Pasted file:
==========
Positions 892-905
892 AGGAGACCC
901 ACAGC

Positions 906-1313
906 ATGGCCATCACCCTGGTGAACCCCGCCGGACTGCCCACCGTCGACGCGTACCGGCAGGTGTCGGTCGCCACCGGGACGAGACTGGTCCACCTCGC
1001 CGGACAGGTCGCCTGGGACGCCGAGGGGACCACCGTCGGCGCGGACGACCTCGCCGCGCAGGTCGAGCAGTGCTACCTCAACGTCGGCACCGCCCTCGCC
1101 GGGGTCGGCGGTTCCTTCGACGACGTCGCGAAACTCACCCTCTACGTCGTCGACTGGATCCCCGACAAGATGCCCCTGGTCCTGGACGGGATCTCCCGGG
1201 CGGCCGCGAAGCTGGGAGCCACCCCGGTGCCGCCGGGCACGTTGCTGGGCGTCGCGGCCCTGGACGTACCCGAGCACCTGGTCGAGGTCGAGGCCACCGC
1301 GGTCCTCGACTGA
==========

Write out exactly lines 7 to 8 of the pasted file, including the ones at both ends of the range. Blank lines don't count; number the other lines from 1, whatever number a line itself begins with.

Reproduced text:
1101 GGGGTCGGCGGTTCCTTCGACGACGTCGCGAAACTCACCCTCTACGTCGTCGACTGGATCCCCGACAAGATGCCCCTGGTCCTGGACGGGATCTCCCGGG
1201 CGGCCGCGAAGCTGGGAGCCACCCCGGTGCCGCCGGGCACGTTGCTGGGCGTCGCGGCCCTGGACGTACCCGAGCACCTGGTCGAGGTCGAGGCCACCGC